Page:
Insect Army

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https://pixabay.com/en/greenfly-aphid-sap-sucking-insect-328586/


Sometimes I wonder what people use for brains. The Pentagon is looking into whether insects can be used to spread bioengineered viruses to make immediate (as in within a single season) genetic modifications to plants. Supposedly this would allow the military to take such actions as protecting plants stressed by drought by changing growth rates so they could mature earlier. Also supposedly these changes would only affect the current crop and not be passed on to succeeding generations. Scientists who disagree with the concepts have raised concerns about the technology being used as a bioweapon.
The program is proceeding under the umbrella of the Defense Advanced Research Projects Agency, or DARPA. Colloquially known as Insect Allies, the program would use aphids, leafhoppers and whiteflies to spread the modified viruses. Program manager Blake Bextine dismissed concerns, saying “the program is solely for peaceful purposes, has been reviewed by government agencies responsible for agricultural safety and has multiple layers of safeguards built into the research protocols, including total containment of the insects.”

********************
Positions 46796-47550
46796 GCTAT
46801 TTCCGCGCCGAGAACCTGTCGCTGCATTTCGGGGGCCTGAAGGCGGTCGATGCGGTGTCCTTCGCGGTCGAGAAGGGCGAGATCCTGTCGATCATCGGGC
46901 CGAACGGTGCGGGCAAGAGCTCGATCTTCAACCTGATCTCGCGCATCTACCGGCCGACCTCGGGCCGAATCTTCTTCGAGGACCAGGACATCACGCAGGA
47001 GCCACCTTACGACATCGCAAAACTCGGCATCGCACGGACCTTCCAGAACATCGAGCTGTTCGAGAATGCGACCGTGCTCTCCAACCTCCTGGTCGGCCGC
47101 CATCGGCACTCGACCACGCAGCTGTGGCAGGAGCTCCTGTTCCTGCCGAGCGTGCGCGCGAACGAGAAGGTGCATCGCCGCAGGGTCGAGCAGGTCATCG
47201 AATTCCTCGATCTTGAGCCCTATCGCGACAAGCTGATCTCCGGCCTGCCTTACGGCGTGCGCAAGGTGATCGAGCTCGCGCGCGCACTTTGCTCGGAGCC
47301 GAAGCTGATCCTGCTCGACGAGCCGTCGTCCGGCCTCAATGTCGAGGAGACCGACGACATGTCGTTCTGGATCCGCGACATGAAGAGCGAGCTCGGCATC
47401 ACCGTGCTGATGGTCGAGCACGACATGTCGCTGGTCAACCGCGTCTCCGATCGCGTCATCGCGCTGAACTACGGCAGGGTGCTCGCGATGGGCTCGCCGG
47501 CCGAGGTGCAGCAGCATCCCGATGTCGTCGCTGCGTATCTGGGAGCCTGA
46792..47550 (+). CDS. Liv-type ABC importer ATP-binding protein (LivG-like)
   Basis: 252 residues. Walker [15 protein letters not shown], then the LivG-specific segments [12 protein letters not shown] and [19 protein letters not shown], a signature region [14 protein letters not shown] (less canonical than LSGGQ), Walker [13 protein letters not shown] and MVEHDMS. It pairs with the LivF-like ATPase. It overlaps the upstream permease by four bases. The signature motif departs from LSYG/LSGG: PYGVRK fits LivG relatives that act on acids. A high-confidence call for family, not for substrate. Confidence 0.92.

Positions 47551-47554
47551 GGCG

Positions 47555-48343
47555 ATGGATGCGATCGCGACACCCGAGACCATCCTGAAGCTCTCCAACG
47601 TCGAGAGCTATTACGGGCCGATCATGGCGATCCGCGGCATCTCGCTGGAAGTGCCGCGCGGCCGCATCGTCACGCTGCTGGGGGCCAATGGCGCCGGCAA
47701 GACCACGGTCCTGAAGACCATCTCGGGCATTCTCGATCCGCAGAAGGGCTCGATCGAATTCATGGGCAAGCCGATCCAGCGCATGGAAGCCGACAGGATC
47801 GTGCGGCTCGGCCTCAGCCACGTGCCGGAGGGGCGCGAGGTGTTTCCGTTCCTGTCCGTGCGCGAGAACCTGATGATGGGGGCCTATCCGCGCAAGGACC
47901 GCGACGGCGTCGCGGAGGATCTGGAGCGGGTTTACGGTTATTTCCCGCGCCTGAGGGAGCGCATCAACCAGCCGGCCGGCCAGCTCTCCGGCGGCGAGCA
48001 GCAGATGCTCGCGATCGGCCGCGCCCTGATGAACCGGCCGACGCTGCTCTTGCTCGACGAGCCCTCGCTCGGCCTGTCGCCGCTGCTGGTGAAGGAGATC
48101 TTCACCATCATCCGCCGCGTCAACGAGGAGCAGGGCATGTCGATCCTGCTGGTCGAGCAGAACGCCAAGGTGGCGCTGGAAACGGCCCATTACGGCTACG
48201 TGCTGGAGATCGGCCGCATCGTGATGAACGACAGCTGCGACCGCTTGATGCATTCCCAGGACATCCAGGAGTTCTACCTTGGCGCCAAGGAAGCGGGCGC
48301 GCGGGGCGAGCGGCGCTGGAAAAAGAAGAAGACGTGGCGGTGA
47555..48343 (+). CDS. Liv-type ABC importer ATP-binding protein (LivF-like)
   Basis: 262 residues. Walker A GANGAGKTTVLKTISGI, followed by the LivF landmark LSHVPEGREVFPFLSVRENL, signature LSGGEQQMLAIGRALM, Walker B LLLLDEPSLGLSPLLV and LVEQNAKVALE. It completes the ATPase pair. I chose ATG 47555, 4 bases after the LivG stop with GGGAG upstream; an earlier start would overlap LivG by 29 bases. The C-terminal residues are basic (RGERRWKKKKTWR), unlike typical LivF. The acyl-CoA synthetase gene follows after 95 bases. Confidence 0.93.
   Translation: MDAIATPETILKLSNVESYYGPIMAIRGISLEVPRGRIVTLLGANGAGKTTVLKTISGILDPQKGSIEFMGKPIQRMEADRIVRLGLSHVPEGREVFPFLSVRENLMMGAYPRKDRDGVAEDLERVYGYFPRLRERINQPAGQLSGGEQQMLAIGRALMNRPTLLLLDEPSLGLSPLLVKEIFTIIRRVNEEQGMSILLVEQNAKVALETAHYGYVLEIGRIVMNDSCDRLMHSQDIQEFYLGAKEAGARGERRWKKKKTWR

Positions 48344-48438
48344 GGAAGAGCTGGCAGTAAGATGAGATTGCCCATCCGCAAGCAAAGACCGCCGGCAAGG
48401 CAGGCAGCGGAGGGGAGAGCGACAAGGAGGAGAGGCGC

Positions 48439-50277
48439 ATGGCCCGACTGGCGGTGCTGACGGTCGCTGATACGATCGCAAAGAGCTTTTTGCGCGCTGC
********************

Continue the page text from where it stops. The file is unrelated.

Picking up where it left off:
Bextine told the Washington Post, “We are delivering positive traits to plants. We’re focused on that positive goal. We want to make sure we ensure food security, because food security is national security in our eyes.” In other words, no one would ever use what we’re doing for biological warfare or agroterrorism. Hmm – Marie Curie’s research into radium became perverted into nuclear bombs. César-Mansuète Despretz was interested in the properties of mustard gas from a purely scientific viewpoint. The Germans used his research to create the bioweapon so feared by WWI soldiers.